Guide to Patient and Family Engagement in Hospital Quality and Safety

Agency for Healthcare Research and Quality

Research shows that when patients are engaged in their health care, it can lead to measurable improvements in safety and quality.  To promote stronger engagement, the Agency for Healthcare Research and Quality (AHRQ) developed a guide to help patients, families, and health professionals work together as partners to promote improvements in care. This guide focuses on four primary strategies for promoting patient/family engagement in hospital safety and quality of care:

  • Encourage patients and family members to participate as advisors.
  • Promote better communication among patients, family members, and health care professionals from the point of admission.
  • Implement safe continuity of care by keeping the patient and family informed through nurse bedside change-of-shift reports.
  • Engage patients and families in discharge planning throughout the hospital stay.

Safer Together: A National Action Plan to Advance Patient Safety

Institute for Healthcare Improvement (IHI)

Safer Together: A National Action Plan to Advance Patient Safety provides clear direction that health care leaders, delivery organizations, and associations can use to make significant advances toward safer care and reduced harm across the continuum of care. This resource also includes a Self-Assessment Tool & Implementation Resource Guide. Resource also includes case examples on engaging patients and families in safety.

Hospital Roadmap for Person and Family Engagement (PFE): Achieving the Five PFE Best Practices to Improve Patient Safety and Health Equity

American Institutes for Research (AIR)/IPRO HQIC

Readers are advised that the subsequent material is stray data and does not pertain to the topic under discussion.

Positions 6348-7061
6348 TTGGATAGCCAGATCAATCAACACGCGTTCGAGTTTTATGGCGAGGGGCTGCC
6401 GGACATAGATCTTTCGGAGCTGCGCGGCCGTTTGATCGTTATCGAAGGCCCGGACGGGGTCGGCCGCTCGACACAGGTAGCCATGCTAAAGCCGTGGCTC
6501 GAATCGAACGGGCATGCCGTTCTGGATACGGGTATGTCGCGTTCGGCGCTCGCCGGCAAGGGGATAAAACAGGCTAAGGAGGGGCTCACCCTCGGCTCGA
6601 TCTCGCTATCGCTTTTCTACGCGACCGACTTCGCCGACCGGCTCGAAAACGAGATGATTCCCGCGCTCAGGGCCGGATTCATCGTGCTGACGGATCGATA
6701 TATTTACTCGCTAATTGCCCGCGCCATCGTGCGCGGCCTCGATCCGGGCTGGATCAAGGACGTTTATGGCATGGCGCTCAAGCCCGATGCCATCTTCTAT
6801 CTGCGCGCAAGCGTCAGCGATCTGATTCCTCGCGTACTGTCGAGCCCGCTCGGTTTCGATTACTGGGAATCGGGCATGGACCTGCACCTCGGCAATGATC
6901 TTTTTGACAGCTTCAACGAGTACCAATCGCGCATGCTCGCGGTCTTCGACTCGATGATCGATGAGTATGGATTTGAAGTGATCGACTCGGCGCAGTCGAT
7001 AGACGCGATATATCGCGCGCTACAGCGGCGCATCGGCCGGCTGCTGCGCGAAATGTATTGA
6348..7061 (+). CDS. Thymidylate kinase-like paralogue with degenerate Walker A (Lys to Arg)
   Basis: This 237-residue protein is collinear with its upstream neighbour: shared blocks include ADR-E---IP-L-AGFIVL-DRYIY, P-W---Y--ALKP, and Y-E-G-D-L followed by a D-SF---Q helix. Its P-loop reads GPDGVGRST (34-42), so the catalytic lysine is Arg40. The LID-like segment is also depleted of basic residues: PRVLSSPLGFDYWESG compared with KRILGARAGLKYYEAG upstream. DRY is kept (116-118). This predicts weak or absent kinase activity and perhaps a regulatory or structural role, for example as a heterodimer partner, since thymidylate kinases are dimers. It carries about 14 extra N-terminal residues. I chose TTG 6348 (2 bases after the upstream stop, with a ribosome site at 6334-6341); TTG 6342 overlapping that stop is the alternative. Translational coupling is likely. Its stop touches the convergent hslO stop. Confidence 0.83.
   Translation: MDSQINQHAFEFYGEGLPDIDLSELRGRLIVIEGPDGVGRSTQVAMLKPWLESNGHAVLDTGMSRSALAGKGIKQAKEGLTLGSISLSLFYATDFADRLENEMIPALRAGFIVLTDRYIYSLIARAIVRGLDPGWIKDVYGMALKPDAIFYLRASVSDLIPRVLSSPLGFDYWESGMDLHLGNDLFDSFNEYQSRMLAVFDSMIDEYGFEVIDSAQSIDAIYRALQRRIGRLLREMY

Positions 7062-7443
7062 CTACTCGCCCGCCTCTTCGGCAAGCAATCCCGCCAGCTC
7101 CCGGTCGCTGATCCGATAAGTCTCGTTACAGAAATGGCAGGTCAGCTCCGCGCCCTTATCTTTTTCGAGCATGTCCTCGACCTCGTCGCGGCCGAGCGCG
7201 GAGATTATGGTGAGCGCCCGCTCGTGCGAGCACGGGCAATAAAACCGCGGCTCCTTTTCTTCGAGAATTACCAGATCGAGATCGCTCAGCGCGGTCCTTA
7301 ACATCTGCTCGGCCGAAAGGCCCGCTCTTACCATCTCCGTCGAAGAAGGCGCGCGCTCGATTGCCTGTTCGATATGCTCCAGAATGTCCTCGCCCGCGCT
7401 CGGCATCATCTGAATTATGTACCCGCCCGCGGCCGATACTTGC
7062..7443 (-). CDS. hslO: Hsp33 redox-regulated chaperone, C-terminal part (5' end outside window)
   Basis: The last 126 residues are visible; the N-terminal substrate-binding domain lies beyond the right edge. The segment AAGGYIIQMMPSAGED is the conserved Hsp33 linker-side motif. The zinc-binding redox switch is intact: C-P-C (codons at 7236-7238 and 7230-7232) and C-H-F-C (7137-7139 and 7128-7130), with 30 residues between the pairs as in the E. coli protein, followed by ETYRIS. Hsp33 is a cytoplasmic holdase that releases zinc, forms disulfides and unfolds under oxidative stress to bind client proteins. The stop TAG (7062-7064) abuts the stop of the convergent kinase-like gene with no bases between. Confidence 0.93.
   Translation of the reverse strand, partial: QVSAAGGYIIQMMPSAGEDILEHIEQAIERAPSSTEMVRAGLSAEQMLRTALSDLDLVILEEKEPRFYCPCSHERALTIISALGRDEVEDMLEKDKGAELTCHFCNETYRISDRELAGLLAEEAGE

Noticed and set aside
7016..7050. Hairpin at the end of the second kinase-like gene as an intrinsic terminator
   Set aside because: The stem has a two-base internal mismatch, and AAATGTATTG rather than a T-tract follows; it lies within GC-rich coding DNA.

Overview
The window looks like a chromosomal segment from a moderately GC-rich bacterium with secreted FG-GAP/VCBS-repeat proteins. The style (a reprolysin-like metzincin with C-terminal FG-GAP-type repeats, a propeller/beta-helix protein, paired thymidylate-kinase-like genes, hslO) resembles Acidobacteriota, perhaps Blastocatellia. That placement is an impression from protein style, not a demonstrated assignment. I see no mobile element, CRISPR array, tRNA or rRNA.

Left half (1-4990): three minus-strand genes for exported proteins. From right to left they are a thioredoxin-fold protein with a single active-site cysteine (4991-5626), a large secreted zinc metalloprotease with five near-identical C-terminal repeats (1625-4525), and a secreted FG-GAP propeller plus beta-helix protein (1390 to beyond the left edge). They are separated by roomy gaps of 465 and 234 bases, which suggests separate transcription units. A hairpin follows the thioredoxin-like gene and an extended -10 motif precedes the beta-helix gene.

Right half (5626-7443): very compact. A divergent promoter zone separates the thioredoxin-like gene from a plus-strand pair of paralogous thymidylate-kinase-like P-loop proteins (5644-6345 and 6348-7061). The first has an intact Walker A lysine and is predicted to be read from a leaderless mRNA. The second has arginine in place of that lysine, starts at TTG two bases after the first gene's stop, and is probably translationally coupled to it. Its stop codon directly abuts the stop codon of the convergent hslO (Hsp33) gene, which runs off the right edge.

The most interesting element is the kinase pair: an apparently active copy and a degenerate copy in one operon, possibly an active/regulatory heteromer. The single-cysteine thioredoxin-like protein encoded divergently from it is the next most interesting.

This PFE Roadmap provides practical guidance to help hospitals implement five PFE best practices:

  1. Implementation of a planning checklist for patients who have a planned admission
  2. Implementation of a discharge planning checklist
  3. Conducting shift change huddles and bedside reporting with patients and families
  4. Designation of a PFE leader in the hospital
  5. Active Person and Family Engagement Committee or other committees where patients are represented and report to the board

All-Cause Harm Resource

This resource explains what All-Cause Harm is, why it is important and then dives into each of the processes it takes to prevent All-Cause Harm. Eight priority focus areas for the Hospital Quality Improvement Contract (HQIC) are illuminated and strategies to monitor compliance are provided.

All-Cause Harm Resource, Recording and Slides from the IPRO HQIC All-Cause Harm “launch” on March 29th, 2021.

Partnering with Patients and Families During the COVID-19 Pandemic

American Institutes for Research (AIR) and IPRO Hospital Quality Improvement Contractor (HQIC)

The American Institutes for Research (AIR) and the IPRO HQIC hosted the March 2021 Patient and Family Engagement (PFE) webinar, titled Partnering with Patients and Families During the COVID-19 Pandemic.

During this 45-minute interactive event, the AIR team provided an overview of five PFE best practices and described how engaging patient and families can help both patients and clinical staff address the emergency. The event featured real-world examples of how hospitals are partnering with patients and families during the COVID-19 pandemic. The event will include time for a discussion among attendees about opportunities and lessons learned in partnering with patients and families around this all-consuming crisis.